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The Branches of Peace Legacy Necklace
Designed for the Turner Legacy Event, “An Evening with President George W. Bush. This piece boasts over four carats of diamonds as well as an olive branch in the center with 1 diamond encrusted leaves and 13 Colombian emeralds representing the olives.

Obanj: Incredible! You were also chosen as the creator and designer of the first polo championship ring in the history of the sport. Can you tell us about your design process for the 2018 and 2019 PCO Championship rings?

Tara: I love designing the Pacific Coast Open Championship Rings, because it allows me to let my imagination run wild! For the 2018 ring, I drew inspiration from the awe-inspiring PCO trophy and decided to create the majestic piece in 14KT white gold. The ornate leaf work that drapes the trophy also drapes the shoulders of the ring and outlines a hand-carved logo of the Santa Barbara Polo and Racquet Club to represent the location of the PCO. The mighty eagle that sits atop the trophy is also hand-carved into the front and back of the ring's mounting to symbolize the strength and perseverance it takes to conquer the PCO championship. The ring also boasts 109 hand-set natural fancy black diamonds and white VS diamonds to reflect the 109-year history of the Pacific Coast Open. One of the most creative details of the ring is the hand-carved polo pony under gallery which is the part of the ring that touches the top of your finger when wearing it. Under galleries can’t be seen while wearing a ring and are added for comfort, which is why they are usually only seen in fine jewelry like the PCO Championship Ring. The 2019 PCO Championship Ring features a completely new face design but maintains certain aspects of the 2018 ring in order to create cohesiveness from year to year. The new round face features a hand carved polo horse wearing an Argentine braided halter among a bed of natural fancy black diamonds. I also changed the under gallery carving to a horseshoe as another way to distinguish the rings from year to year. It’s quite an honor to design a history-making piece for such stellar athletes.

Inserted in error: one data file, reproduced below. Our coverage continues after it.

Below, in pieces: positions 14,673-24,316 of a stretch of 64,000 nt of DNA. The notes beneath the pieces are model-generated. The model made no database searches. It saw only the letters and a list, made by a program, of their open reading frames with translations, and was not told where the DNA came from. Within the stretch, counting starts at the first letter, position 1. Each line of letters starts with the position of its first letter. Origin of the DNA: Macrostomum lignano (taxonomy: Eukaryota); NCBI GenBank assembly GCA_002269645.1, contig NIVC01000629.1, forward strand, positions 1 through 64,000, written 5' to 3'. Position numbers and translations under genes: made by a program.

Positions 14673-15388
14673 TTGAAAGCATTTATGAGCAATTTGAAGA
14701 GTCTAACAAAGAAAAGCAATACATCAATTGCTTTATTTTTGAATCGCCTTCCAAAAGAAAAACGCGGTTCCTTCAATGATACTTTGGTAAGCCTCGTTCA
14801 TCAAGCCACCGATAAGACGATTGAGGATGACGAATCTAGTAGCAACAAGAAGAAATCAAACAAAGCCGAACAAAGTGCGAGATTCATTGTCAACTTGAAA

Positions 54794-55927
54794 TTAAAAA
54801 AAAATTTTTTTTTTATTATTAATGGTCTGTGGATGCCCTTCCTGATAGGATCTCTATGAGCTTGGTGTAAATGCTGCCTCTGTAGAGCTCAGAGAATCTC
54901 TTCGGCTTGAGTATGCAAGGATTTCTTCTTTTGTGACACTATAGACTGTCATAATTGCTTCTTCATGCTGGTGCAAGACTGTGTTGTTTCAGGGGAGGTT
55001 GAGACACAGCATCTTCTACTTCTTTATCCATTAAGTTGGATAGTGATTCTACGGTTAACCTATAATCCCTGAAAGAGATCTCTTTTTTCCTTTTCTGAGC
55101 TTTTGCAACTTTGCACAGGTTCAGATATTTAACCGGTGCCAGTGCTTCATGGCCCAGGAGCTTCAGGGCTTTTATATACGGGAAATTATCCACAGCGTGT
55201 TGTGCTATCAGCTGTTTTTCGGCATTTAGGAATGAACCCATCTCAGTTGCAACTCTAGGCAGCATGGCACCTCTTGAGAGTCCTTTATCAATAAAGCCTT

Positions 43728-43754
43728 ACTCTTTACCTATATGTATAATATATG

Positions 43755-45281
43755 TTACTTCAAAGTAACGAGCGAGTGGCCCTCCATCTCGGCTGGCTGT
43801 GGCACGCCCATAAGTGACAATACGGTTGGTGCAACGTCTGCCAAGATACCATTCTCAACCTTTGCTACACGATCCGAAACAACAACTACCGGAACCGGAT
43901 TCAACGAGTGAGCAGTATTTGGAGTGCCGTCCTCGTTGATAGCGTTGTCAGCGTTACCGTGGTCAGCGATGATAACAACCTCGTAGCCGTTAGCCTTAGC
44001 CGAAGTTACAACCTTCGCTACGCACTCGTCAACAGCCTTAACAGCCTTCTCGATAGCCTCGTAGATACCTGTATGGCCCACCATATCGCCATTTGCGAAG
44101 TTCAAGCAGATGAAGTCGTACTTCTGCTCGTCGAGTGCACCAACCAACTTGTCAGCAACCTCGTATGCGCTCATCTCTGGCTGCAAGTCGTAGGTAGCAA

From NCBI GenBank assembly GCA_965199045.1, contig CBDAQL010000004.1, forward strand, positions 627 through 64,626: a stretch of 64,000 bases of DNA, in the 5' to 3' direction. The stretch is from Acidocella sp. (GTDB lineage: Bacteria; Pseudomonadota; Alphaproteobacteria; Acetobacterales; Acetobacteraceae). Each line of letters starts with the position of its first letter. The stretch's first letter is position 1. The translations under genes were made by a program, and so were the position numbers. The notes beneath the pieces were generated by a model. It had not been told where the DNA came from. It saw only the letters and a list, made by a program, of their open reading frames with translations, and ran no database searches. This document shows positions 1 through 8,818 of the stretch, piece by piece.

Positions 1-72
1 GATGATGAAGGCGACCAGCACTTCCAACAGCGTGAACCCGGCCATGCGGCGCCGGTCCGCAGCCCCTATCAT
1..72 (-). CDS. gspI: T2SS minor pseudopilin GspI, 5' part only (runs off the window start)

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Obanj: With your experience, what is something special you know about gemstones that most people don’t?

Tara: I could nerd out on you about gemstones and diamonds and crystallization processes for as long as you’re willing to sit and listen, but that might bore you to tears! As a designer and TV host who sells pieces from $500 to $500,000 I am constantly researching the current mining environment for stones all over the world and educating myself on their particular issues and productivity which can affect supply, demand and ultimately the price. For example, the Argyle mine in Australia is finally officially closing at the end of this year due to productivity losses. A lot of people may not know that 95% of the world’s fancy pink diamonds and 90% of the world’s other fancy colored diamonds come from that one source. So it’s my job to inform my clients and television customers on events like this so when they see prices sky rocket they know why.

Obanj: Tell us about a time you designed a piece and felt you outdid yourself. What about that piece makes you proud?

Tara: As a designer I’ve been very blessed to design some incredible pieces for some incredible people and even make history, but sometimes it’s not about all the glitz and glamour but more about the meaning behind a piece. I had a client whose mother was battling a fatal illness and had been given only a couple of weeks to live. Even in the end stages of her life, my client’s mother was only thinking of others and had decided she wanted her daughters to have a piece of jewelry to remember her by. When I got the call from my client conveying her mother’s wishes, I knew the piece had to be true perfection. I usually take about 2-3 weeks to design and deliver a piece, but I knew time was of the essence in this situation and was able to create the piece in just one week. I’ve never been so emotional about a piece of jewelry before, and decided that since it was such a personal piece for my client and her family, that I would never recreate it or release any images publicly, and so we broke the mold after the pieces were complete. Every piece of jewelry I create has a degree of meaning behind it, but some pieces are so special and meaningful that I think they should be treasured privately and worn in honor of the person or event they’re meant to represent.